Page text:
Photo in the News: New Catfish Species Found in Mexico

Photo: Image of newly discovered catfish
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June 28, 2005—It may not have taken much muscle to reel it in, but for scientists this fish is a big catch. Researchers recently discovered this new species of catfish in southern Mexico, and its traits are so distinct that it represents a whole new family of fish. The Philadelphia-based Academy of Natural Sciences, which took part in the research, announced the discovery on June 24.

Scientists made their find on the Lacantún River in the Mexican state of Chiapas, and they named the new species after its home waters: Lacantunia enigmatica. As its moniker suggests, this small fish is something of a puzzle. Not only is it the sole member of its scientific family so far, enigmatica is also the only known example of an ancient group of fish whose origins may trace back to the days of the dinosaurs.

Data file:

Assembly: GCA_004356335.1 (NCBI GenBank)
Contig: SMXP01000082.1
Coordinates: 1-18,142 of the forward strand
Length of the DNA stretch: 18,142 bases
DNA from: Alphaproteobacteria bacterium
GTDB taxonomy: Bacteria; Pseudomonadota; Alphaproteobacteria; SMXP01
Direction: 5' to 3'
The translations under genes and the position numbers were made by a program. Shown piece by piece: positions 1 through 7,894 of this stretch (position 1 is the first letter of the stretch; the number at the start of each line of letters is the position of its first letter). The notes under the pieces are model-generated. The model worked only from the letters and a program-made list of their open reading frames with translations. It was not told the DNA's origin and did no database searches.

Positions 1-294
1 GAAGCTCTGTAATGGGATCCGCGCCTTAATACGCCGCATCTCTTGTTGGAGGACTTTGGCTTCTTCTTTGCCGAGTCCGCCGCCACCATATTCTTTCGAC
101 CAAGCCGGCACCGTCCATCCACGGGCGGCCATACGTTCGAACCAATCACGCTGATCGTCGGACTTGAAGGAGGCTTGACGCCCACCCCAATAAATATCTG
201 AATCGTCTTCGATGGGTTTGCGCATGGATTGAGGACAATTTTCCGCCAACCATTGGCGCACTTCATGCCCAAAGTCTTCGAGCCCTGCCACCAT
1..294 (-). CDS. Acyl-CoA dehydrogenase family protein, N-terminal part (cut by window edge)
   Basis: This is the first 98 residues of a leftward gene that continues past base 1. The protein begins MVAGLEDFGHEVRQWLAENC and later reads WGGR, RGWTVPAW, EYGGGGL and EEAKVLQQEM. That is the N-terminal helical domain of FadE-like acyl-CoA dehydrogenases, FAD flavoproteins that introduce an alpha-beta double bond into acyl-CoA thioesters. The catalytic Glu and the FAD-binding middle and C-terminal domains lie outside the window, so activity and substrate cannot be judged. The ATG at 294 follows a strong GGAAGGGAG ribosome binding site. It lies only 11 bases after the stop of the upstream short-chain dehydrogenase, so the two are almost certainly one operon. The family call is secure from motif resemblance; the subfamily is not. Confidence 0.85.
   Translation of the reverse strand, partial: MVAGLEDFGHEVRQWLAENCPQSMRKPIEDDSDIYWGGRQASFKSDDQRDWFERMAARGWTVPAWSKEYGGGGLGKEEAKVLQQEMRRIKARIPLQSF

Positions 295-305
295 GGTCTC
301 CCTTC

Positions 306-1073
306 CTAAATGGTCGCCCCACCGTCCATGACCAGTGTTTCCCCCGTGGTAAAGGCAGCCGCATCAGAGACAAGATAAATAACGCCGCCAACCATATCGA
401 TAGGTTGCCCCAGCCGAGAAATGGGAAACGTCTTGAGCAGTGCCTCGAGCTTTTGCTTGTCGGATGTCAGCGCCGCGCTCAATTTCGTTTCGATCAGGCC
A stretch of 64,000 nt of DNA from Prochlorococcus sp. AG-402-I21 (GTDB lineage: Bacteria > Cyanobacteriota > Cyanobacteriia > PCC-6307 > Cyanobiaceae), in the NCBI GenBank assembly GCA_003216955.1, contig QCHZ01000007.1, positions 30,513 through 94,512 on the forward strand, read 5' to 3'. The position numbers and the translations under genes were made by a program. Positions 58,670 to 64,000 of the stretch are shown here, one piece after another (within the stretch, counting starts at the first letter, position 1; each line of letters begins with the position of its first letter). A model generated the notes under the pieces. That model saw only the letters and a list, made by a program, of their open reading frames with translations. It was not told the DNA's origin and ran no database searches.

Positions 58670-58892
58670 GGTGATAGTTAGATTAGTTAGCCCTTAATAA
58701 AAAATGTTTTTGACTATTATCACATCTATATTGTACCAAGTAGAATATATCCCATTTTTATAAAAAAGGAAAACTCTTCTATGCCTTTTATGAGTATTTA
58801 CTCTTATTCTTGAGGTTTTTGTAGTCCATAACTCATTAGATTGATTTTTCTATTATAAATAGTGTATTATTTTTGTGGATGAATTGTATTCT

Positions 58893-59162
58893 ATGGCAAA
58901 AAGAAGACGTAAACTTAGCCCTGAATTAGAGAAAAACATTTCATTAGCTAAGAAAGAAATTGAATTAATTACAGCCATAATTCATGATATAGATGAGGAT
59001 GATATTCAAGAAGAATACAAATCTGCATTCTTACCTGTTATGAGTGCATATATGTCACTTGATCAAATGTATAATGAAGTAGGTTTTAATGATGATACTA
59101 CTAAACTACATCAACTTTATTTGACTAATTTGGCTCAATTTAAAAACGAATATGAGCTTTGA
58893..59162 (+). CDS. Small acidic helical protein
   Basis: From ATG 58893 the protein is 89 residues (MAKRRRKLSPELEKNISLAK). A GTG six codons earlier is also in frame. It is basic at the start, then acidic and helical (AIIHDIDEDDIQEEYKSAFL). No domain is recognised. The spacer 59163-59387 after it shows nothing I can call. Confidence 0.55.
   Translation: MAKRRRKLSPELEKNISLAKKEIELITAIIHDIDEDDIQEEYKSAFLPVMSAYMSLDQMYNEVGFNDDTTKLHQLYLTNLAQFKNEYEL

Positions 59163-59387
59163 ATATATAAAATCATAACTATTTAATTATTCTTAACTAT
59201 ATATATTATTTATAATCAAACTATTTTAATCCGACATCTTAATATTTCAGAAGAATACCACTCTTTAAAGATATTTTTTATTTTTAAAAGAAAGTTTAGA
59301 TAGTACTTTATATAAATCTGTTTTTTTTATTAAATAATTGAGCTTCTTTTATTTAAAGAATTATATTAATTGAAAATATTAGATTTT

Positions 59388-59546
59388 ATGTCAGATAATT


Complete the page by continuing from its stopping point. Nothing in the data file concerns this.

The finding hinged on enigmatica's unique features, which differ from those of the common catfish.

Key variations are in the shape of the animal's skull, jaw muscles, air bladder—which fish use to rise and sink in water—and, perhaps most noticeably, the wispy barbels, or whiskers, around its mouth.

The discovery could bring renewed attention to the diverse biosphere of southern Mexico—especially the Lacantún, which the scientists say is facing increased environmental pressure from logging, farming, and the damming of rivers.

"The unexpected discovery of this enigmatic new family of fishes emphasizes how little we know about Mesoamerica's biotic legacy," the Academy's John Lundberg said. "This find reminds us that the most basic scientific inventory of Earth's biodiversity is woefully incomplete."

—Blake de Pastino

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